Thanks for sharing this.

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  3. Yes! Someone said this to me after my first miscarriage, and I was so thankful that someone would acknowledge that it did indeed suck without trying to make it better. But I still find myself nervous about saying it to “churchy” people even though it’s what I’d want to hear!

    1. Thanks for your comment and your willingness to share about your miscarriage Mandi. I agree, I have hesitated to say it at times even though it meant so much to me. I try to remember that my friend’s response was genuine and he didn’t try to filter his words. He just grieved with me. I feel like that often frees me to engage.

  4. I have a friend who went through a similar life experience that I am currently traveling through. She is someone who seems to has it all together, the type of woman that is admired and trusted and respected. She told me that when she was in my situation she cried everyday. Like the words that you hold onto,’that sucks’ , I hold on to those. It helps me to know I am not any more overwhelmed by my situation than she was and some days that makes all the difference.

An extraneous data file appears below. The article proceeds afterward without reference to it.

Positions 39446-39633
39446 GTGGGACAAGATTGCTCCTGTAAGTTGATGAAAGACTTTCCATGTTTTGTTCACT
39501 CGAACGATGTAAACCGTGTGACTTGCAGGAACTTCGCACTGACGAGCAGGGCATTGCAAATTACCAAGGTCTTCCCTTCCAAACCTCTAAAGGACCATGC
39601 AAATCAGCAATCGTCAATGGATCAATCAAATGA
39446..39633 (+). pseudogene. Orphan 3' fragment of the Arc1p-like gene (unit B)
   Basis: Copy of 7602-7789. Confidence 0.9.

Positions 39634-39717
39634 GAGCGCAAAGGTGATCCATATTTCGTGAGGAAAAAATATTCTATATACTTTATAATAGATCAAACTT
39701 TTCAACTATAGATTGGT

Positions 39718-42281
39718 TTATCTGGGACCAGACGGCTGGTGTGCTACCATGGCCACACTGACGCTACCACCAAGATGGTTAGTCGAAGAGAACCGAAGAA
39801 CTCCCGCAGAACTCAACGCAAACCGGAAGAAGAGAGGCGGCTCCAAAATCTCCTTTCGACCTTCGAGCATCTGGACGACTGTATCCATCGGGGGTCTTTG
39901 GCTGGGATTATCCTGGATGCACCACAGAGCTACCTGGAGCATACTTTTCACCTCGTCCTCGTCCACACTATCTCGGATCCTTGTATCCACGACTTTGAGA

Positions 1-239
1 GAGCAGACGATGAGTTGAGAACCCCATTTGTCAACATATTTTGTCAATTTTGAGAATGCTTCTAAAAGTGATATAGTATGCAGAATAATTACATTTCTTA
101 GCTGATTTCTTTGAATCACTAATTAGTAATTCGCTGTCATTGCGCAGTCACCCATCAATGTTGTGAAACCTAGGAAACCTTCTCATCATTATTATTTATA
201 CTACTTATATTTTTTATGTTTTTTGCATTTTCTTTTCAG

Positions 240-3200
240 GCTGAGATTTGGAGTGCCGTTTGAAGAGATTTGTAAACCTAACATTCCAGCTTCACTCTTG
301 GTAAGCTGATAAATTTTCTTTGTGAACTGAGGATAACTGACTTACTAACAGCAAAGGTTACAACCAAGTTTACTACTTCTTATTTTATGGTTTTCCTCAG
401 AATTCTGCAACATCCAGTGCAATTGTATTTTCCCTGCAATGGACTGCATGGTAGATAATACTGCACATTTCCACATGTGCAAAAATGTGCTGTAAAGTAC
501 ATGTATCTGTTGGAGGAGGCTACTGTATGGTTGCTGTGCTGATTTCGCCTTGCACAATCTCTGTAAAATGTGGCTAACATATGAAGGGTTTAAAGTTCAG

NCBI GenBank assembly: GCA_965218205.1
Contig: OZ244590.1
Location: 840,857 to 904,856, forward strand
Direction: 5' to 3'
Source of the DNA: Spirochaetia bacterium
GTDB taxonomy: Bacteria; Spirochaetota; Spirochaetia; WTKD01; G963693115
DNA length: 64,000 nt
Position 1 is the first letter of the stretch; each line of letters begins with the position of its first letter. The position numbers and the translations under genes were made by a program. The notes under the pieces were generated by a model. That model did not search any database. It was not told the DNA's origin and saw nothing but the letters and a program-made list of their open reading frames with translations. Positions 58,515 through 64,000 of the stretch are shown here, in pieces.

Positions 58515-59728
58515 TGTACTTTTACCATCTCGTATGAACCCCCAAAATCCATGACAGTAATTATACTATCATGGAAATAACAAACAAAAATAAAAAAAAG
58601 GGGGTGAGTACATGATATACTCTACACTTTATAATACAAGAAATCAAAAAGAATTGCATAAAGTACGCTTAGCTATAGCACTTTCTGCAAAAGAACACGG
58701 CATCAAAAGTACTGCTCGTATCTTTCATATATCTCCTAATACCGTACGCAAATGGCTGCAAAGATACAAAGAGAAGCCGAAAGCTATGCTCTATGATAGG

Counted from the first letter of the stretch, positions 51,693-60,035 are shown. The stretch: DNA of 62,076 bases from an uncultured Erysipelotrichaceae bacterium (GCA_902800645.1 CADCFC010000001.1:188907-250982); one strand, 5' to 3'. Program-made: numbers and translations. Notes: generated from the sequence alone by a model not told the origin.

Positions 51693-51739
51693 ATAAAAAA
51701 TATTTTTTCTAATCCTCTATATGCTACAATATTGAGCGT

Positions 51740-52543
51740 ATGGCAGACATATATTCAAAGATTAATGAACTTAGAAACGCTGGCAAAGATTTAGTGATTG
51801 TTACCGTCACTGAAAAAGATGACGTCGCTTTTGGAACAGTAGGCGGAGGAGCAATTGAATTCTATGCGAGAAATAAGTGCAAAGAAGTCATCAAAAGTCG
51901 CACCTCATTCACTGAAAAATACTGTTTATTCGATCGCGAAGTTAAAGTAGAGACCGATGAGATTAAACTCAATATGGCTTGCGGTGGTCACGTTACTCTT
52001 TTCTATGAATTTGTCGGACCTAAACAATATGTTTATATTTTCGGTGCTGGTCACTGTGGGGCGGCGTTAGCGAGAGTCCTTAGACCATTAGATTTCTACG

5. Hmm… crazy. This is the exact story I tell people about meeting my dear (and at the time) new friend. My son developed Stevens-Johnson Syndrome from Tylenol and spent 5.5 weeks in a coma on life support in the burn unit when he was 7. It was beyond devastating and we almost lost him. Since then he has had over 100 eye surgeries, just to name a few. It changed our world, it rocked our world and we even lost friends who just couldn’t understand our “new” life. Upon meeting and telling my friend about the whole situation, she just looked up at me and said “that sucks.” It too gave me the freedom to feel exactly that… For so long, people just couldn’t understand what we’d been through (and continue to), but the day she said that just sort of changed the way I was able to relate to her, to myself and others. It really was a memorable and freeing moment to hear those words. I always thought I was the only parent in the world who found such comfort in “that sucks”.